MINOT AIR FORCE BASE The new B-52 squadron at Minot Air Force Base and the base's 5th Bomb Wing received positive results in nuclear surety inspections conducted this past week, according to base officials.
A combined initial nuclear surety inspection of the 69th Bomb Squadron and a no-notice limited nuclear surety inspection of the 5th Bomb Wing were completed Saturday. The results were posted on the Minot AFB Web site following the completion of the inspection.
Nuclear surety inspections are done to certify units for the nuclear mission.
The 69th Bomb Squadron was activated in September and is a unit of the 5th Bomb Wing. Prior to its mission stand-up, the 69th was subject to an initial nuclear surety inspection and received a rating of not ready at that time, an Air Force spokeswoman at the Pentagon said. She said the initial nuclear surety inspection was re-scheduled when the unit felt its people and programs were ready for a re-test.
The 5th Bomb Wing's previous nuclear surety inspection was completed in May 2009 when it received a satisfactory, the highest grade possible for a nuclear surety inspection, Air Force officials at the Pentagon said.
The 69th Bomb Squadron and 5th Bomb Wing inspections were conducted Tuesday to Saturday by inspectors from the Air Combat Command Inspector General's office, with oversight provided by representatives from the Air Force Inspection Agency.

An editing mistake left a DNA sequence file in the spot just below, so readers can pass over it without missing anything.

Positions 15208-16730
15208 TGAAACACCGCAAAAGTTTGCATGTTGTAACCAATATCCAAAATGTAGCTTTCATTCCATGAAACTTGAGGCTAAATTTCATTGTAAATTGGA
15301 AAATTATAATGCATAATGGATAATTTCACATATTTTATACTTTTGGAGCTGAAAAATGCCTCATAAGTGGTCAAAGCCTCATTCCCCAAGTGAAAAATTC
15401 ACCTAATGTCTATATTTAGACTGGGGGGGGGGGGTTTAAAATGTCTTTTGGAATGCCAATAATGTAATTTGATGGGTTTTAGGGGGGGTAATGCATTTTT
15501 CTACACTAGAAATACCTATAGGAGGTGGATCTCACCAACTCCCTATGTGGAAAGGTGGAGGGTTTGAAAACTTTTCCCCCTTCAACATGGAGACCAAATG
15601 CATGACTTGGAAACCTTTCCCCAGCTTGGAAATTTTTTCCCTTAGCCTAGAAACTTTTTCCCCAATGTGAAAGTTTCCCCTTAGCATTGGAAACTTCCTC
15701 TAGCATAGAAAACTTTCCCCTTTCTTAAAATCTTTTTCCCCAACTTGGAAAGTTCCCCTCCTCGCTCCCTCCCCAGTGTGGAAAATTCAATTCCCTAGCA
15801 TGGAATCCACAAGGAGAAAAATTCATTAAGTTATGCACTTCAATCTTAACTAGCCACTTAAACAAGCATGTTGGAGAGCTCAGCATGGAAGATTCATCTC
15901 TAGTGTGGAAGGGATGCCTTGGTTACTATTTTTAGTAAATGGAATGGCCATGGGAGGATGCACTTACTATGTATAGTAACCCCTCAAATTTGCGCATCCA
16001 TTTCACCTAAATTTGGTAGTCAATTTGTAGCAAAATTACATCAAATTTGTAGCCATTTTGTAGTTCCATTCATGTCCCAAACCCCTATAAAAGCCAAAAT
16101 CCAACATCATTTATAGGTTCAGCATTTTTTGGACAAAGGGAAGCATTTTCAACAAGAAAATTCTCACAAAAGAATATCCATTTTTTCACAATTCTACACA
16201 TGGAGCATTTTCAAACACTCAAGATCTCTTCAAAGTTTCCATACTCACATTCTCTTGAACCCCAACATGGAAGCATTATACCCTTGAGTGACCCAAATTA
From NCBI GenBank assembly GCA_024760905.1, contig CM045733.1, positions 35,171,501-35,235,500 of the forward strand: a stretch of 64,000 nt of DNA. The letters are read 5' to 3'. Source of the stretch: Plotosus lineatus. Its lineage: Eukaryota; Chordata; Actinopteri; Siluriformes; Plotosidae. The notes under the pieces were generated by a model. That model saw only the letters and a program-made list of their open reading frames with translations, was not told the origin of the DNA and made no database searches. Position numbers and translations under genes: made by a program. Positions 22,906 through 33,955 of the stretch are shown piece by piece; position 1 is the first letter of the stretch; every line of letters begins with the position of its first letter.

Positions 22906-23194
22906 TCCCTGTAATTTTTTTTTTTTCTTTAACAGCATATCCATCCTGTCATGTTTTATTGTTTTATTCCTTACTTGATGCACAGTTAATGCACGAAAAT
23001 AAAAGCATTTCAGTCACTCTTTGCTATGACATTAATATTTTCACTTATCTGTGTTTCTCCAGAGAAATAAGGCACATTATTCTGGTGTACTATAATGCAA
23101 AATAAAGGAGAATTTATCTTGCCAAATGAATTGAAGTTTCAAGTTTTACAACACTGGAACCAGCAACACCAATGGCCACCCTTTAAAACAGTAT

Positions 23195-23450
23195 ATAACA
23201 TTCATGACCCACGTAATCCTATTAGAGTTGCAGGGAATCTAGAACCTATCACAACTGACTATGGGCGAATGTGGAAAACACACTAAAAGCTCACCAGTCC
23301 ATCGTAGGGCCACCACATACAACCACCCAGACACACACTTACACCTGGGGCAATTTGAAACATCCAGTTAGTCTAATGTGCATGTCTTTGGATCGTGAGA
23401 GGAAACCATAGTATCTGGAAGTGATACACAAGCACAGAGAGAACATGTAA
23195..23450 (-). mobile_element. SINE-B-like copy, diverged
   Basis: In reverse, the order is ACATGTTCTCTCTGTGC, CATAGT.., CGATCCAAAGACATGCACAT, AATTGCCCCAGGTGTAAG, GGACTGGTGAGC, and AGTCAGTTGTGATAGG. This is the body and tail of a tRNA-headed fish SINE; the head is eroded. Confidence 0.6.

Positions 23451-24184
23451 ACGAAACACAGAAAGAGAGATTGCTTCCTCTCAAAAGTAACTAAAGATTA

The 69th received its initial certification to perform its strategic mission and the bomb wing remains certified to perform its strategic mission.
The inspection highlights the Air Force's commitment to correcting deficiencies identified in recent reports and the benefits of the careful examination are paramount to the reliability of our nuclear enterprise, base officials said.
"This was a Team Minot effort," said Col. Douglas Cox, bomb wing commander. "These results are because of each and everyone of you here at Minot Air Force Base being fully engaged in demonstrating safe, secure and reliable nuclear operations."
Cox became commander of the bomb wing in October 2009.
With the added emphasis and focus placed on the nuclear enterprise, the Air Force has increased the intensity, depth and rigor of all inspection activities, to include nuclear surety inspections to ensure that every aspect of a unit's mission is thoroughly examined, base officials said. The limited nuclear surety inspection was conducted with less than 24-hours notification to the bomb wing.
"This is an achievement you can feel good about," Cox said. "We have demonstrated a level of combat capability and professionalism that we all can be proud of."
On Feb. 1, the bomb wing will become part of the Air Force Global Strike Command, the new command established to oversee the nuclear enterprise. The 91st Missile Wing at Minot AFB has been a unit of Global Strike Command since Dec. 1.